PASADENA–With four minutes left in the 103rd Rose Bowl Game, USC trailed Penn State by a touchdown and had just punted the ball.
At that same time, a fan wearing USC gear walked out of Tunnel 18 and muttered with a sigh, "There's always next year."
On the field, an older gentleman with white hair carried the Rose Bowl trophy over to the Penn State sidelines with great care. Their championship gear had been opened, while on the other side of the field, USC's championship gear was being carted away quickly.
Penn State needed only a first down to seal it. The result seemed etched in stone, if not in hardware.
Until suddenly, it wasn't.
What was deemed impossible by the fan walking out of Tunnel 18 somehow became possible. A defensive stop, an 80-yard drive, a game-tying touchdown and an interception in the span of two minutes left the fate of the game up to Matt Boermeester's foot.
A foot that just one day before the game had been practicing game-winning kicks. Just 24 hours before, Boermeester and holder Wyatt Schmidt had joked about hitting a game-winning field goal in the Rose Bowl. Boermeester even said he would do a dab when he did it.
"I knew I was going to get an opportunity to kick that field goal," Boermeester said postgame.
With five seconds left, Boermeester trotted out onto the field, lined up to kick a 46-yard field goal and put it perfectly through the uprights to give USC a 52-49 victory and cap off a ridiculous, thrilling, roller coaster-like Rose Bowl Game.
"Oh, what a terrific football game," head coach Clay Helton said in his postgame press conference. "We're so worthy of a Rose Bowl Game."
On this gloomy afternoon in Pasadena, the "granddaddy of them all" was not about sticking to scripts. It was not for the faint of heart, nor the quick to judge. After all, what had transpired over the course of the matchup was a back-and-forth affair for the ages, a instant classic that left one team euphoric, the other devastated.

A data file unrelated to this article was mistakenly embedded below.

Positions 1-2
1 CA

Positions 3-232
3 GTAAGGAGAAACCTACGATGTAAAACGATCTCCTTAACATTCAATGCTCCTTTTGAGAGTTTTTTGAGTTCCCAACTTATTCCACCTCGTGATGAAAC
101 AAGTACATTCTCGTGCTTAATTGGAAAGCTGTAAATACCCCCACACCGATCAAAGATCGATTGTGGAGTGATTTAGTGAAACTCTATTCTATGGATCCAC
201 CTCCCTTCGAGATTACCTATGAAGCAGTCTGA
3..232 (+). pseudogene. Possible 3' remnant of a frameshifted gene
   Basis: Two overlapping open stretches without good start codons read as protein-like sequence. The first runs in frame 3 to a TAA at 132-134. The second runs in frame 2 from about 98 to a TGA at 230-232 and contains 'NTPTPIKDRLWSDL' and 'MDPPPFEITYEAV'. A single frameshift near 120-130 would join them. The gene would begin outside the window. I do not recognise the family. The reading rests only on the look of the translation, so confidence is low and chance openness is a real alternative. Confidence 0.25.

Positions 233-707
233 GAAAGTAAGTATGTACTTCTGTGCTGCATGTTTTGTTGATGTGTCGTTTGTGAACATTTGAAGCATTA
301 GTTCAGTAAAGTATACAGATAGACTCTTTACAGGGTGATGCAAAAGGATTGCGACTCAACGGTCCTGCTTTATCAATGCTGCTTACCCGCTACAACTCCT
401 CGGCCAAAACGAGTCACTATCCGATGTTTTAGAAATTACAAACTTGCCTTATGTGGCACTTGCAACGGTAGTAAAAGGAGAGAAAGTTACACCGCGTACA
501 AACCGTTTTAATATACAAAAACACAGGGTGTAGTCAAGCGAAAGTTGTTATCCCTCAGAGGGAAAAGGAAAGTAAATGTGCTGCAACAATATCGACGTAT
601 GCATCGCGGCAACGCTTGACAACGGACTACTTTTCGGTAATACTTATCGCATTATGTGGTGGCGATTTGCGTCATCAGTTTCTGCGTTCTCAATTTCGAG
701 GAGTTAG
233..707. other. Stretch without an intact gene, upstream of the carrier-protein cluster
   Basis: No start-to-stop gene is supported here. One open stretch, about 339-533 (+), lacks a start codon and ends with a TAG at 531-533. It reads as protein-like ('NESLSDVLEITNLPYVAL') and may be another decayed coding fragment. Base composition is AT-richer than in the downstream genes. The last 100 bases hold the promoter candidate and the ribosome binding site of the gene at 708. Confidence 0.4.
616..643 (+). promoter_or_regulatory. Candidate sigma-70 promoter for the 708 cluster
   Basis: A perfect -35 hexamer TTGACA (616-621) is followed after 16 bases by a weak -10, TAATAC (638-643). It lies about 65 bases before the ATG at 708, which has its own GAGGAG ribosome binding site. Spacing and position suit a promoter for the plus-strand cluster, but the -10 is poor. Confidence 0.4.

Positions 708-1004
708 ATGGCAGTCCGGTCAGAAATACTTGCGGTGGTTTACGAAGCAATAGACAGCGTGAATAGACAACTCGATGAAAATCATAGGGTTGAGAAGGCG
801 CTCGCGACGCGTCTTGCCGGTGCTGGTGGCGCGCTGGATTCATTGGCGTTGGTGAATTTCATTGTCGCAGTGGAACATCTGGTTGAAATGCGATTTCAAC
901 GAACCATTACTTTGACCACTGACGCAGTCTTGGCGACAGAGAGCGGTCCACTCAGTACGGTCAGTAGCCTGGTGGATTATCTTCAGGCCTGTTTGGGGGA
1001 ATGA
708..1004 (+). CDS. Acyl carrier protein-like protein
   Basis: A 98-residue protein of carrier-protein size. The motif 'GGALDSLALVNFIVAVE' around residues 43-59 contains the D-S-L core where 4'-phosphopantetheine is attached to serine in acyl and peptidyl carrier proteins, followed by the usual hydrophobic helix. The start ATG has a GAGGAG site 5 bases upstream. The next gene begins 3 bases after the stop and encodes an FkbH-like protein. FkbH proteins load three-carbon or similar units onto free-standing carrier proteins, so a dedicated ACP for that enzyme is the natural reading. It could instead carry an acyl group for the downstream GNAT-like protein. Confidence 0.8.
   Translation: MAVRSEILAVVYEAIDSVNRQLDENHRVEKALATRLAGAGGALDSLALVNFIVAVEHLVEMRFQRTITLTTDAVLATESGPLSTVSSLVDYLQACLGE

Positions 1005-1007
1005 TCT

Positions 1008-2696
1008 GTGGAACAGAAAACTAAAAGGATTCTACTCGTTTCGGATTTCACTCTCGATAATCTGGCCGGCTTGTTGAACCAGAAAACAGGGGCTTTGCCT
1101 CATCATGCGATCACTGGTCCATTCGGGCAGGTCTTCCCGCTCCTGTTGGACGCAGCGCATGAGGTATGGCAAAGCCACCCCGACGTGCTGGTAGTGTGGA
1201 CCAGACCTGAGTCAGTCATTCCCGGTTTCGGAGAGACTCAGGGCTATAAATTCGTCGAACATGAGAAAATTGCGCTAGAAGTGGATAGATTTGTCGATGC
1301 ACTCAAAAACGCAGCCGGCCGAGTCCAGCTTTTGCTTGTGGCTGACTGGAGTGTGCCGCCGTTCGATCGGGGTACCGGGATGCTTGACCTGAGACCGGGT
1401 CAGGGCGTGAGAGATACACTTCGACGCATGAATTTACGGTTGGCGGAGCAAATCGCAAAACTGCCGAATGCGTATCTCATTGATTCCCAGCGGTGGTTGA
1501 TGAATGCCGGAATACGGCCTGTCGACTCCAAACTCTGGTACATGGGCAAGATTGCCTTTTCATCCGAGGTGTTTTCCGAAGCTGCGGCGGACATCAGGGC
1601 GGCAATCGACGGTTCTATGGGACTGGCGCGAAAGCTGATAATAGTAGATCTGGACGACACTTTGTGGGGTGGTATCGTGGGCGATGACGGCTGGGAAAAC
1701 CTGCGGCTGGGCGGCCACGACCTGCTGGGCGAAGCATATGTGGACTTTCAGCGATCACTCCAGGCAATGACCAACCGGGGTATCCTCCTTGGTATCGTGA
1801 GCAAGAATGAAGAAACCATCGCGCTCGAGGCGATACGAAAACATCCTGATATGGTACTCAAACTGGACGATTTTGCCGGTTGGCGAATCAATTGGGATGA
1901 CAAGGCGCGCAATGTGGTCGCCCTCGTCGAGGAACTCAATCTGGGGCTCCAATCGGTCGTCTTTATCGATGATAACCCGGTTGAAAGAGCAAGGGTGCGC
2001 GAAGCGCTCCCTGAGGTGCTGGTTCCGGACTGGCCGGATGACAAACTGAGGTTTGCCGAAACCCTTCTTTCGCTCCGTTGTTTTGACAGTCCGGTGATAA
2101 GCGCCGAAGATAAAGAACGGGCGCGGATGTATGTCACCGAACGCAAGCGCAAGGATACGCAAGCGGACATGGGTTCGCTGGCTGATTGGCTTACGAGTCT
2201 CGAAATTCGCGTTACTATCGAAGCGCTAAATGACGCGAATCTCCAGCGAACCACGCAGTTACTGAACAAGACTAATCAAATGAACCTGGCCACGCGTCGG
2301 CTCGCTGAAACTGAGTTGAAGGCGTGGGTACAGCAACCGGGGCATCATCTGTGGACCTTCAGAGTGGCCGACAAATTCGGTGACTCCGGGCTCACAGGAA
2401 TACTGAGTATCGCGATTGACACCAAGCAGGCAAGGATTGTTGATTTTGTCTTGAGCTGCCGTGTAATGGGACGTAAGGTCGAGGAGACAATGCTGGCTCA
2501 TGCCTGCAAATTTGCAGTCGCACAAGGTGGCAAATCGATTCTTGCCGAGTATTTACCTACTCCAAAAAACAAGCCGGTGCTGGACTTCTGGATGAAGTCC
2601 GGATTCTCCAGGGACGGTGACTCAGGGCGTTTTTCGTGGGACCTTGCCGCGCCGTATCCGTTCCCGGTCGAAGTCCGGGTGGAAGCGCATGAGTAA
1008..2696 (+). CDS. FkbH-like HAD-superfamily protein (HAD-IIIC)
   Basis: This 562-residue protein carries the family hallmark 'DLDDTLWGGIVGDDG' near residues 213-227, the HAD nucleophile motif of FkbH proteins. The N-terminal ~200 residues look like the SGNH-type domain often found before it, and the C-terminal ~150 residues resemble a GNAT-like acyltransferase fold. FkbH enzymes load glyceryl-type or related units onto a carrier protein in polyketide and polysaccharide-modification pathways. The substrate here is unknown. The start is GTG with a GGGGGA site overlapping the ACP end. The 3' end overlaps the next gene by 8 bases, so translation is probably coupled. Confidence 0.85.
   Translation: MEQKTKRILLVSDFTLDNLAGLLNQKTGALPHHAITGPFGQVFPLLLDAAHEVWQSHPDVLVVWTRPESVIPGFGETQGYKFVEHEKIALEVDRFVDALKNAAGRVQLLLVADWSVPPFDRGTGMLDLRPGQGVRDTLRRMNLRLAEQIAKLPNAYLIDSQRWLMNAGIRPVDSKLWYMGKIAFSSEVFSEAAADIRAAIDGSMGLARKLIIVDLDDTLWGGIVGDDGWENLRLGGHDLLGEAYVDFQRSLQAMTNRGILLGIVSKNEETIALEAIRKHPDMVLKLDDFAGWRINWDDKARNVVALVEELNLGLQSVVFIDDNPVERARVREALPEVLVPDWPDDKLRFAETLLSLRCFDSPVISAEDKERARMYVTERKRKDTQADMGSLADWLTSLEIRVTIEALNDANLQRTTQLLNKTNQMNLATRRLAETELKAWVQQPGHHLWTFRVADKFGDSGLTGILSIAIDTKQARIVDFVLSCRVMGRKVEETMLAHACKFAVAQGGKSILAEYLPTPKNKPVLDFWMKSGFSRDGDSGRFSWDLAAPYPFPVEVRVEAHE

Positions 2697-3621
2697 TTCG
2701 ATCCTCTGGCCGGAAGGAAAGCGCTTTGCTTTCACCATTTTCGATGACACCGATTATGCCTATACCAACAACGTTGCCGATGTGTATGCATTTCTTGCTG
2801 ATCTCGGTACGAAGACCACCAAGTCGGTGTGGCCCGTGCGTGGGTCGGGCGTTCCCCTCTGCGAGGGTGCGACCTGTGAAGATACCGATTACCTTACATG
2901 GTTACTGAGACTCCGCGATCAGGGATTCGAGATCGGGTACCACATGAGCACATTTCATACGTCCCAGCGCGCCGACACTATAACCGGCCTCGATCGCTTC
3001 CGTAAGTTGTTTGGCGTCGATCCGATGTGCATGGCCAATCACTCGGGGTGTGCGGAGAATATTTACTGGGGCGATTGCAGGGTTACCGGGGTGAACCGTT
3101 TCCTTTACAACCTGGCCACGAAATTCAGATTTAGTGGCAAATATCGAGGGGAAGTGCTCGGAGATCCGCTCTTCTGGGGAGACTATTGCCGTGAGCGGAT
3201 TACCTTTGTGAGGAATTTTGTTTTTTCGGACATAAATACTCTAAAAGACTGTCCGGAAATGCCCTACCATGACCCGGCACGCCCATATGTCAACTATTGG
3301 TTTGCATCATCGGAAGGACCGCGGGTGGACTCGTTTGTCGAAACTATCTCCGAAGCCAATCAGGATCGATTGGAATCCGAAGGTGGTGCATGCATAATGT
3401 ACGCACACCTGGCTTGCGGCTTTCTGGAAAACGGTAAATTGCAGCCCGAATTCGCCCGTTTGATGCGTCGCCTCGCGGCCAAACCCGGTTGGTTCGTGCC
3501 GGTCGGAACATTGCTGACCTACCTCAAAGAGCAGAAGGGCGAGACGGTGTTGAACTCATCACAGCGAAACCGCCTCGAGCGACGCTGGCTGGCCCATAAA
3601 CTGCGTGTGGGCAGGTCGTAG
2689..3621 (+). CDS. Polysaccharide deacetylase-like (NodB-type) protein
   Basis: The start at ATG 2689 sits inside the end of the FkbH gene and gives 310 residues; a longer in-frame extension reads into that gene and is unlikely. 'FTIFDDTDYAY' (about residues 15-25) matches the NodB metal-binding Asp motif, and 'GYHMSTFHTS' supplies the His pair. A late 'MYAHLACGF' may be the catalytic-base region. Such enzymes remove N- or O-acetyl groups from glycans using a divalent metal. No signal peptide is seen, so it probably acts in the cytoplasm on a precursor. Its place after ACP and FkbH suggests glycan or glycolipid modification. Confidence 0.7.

"That's the best game I've ever been to … that I've won," special teams coach John Baxter said with red eyes that had previously been filled with tears.
Boermeester's kick was the culminating fixture and the highlight that will be replayed for ages to come. Its lifeblood, however, were the plays that preceded it.
It began with two minutes left, when Michael Hutchings knew the play that had to be made. On third down and nine yards to go, if the Nittany Lions reached the first down marker, Penn State would run out the clock and win.
Running back Saquon Barkley already had over 200 yards to his name. On this key carry, though, Hutchings pounced and invaded the backfield before Barkley could even turn upfield. The result was a loss of seven yards that forced a punt.
"All we tried to do was give them a chance," Hutchings said of the defense. "Guys made plays in the clutch"
Clutch came down to redshirt freshman Sam Darnold, the catalyst for USC's turnaround season and the primary architect behind their offensive success. Calm, cool and composed as always, Darnold trotted out onto the field with 1:59 left. "Let's go get it," he simply told his team in the huddle.